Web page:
Ashori, A., Tabarsa, T., Azizi, K., & Mirzabeygi, R.

Industrial Crops & Products 34 (1): 1146–1149

2011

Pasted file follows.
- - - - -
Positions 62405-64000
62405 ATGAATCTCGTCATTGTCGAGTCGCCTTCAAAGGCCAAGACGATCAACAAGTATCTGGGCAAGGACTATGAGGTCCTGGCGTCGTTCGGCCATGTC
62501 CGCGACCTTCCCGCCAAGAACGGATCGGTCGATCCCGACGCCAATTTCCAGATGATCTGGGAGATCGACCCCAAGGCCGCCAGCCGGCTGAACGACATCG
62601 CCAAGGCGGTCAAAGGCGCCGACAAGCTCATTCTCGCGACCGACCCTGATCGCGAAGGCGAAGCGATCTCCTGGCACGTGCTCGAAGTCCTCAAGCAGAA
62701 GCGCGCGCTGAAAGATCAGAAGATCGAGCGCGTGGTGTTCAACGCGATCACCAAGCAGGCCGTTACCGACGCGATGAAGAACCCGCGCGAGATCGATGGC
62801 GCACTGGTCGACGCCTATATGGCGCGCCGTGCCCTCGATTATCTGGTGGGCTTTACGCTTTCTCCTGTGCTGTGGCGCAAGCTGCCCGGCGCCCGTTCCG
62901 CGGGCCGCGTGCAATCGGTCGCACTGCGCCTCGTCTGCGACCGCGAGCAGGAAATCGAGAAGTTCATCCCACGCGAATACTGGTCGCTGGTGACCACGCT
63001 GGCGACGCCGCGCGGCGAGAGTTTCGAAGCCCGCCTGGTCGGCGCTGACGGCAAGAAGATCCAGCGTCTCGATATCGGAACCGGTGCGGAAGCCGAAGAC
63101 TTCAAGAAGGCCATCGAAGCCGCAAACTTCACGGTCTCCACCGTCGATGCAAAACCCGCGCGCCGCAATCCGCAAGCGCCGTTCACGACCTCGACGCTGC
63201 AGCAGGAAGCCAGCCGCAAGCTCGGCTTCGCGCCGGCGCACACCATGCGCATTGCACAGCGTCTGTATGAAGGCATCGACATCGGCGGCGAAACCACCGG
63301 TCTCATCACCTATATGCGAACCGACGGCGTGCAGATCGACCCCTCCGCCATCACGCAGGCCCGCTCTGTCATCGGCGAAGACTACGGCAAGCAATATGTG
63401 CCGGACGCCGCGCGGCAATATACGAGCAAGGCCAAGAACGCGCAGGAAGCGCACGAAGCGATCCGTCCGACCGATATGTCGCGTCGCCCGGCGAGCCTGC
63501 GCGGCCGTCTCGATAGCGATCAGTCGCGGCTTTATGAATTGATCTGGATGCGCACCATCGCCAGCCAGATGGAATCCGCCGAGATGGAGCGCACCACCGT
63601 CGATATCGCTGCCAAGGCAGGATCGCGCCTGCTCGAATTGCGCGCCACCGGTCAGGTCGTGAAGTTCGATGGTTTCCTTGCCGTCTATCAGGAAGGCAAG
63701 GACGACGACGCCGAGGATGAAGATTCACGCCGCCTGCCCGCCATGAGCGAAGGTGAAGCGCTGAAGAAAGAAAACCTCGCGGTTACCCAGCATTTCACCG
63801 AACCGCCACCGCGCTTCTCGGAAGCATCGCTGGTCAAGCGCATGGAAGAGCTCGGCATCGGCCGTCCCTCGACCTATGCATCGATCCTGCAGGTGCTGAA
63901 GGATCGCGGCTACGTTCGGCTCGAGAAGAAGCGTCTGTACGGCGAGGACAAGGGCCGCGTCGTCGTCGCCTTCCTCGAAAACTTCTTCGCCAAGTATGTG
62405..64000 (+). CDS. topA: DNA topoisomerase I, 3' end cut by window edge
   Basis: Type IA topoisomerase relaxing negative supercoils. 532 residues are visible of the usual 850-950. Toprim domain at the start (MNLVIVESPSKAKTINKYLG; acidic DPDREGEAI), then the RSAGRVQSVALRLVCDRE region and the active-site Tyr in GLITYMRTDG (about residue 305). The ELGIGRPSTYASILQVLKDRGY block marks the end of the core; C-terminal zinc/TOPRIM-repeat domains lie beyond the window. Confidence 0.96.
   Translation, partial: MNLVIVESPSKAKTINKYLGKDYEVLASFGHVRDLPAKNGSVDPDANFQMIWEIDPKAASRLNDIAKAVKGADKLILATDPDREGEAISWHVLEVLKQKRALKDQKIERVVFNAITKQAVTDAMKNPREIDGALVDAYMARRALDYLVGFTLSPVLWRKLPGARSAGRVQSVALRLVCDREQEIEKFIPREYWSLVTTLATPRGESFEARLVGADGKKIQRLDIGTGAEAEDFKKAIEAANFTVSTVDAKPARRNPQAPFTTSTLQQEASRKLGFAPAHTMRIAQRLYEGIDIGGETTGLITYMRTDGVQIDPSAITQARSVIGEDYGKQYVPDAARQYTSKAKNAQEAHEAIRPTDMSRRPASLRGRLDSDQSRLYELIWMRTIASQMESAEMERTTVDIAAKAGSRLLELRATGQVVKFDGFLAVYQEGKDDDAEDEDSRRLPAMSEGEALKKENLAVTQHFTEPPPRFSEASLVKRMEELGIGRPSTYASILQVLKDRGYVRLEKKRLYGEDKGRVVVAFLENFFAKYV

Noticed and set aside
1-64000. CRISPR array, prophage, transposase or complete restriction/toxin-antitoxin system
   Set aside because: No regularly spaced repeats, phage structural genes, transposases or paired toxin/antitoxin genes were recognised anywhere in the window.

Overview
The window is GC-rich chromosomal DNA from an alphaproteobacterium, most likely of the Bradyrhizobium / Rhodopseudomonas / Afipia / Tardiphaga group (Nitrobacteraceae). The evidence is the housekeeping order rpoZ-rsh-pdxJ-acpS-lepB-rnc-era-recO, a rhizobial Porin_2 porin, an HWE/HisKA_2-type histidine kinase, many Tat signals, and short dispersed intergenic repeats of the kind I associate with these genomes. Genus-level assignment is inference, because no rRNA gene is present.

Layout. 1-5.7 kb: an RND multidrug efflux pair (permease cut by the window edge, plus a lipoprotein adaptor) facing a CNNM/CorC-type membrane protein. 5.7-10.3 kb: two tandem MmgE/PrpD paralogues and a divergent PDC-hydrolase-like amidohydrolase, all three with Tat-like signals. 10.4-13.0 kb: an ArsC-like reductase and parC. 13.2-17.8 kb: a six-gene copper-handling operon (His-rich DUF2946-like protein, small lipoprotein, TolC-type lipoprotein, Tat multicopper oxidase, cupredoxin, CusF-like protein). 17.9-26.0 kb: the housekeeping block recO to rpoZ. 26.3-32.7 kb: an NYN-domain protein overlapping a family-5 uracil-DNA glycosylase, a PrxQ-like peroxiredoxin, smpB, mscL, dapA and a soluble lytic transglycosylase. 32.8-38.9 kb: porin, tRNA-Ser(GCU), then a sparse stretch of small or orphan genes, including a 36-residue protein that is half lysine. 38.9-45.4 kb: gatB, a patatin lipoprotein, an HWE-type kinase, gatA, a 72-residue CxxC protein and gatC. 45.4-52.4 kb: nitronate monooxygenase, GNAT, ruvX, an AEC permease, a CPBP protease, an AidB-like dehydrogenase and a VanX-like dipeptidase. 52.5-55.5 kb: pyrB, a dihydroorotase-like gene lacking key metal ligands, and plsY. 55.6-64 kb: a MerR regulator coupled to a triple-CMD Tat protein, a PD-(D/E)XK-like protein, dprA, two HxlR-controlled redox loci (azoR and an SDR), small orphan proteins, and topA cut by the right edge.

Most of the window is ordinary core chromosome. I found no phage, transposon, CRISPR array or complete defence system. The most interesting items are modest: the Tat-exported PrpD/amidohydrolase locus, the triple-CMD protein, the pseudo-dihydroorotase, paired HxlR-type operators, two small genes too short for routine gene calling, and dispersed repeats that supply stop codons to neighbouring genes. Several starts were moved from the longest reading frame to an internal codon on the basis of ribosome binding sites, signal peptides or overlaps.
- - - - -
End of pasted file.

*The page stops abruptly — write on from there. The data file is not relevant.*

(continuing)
This study was carried out to explore the possibility of making cement-bonded wood–wool composite building products using eucalypt (Eucalyptus camaldulensis) and poplar (Populus deltoides). The experimental design consisted of three treatments – ratio of wood–wool mixture, percentage concentration of cement, and calcium chloride (CaCl2). The mechanical properties in terms of modulus of rupture (MOR), modulus of elasticity (MOE) and internal bond (IB) strength were investigated. The ratios of wood–wool to cement were 40:60 and 60:40 by weight. The addition of the woody material to cement clearly reduced the maximum hydration temperature and increased the time to maximum temperature. Eucalypt was generally less compatible with cement than poplar wood. Test results showed that boards made with poplar wood–wools had superior properties compared to the eucalypt and mixed wood–wools. The presence of eucalypt in mixture of woody materials typically resulted in decrease in mechanical properties. It has been noted that a dose of 5% of CaCl2 by weight of cement can enhance the effect of cement. Application of Duncan’s Multiple Range Test for the mean values of the results showed that the effects of all variables and their interactions on the mechanical properties in terms of MOR, MOE and IB were highly significant (p≤0.01%). The mechanical properties of most produced boards were found to satisfy the minimum requirements of ISO standard.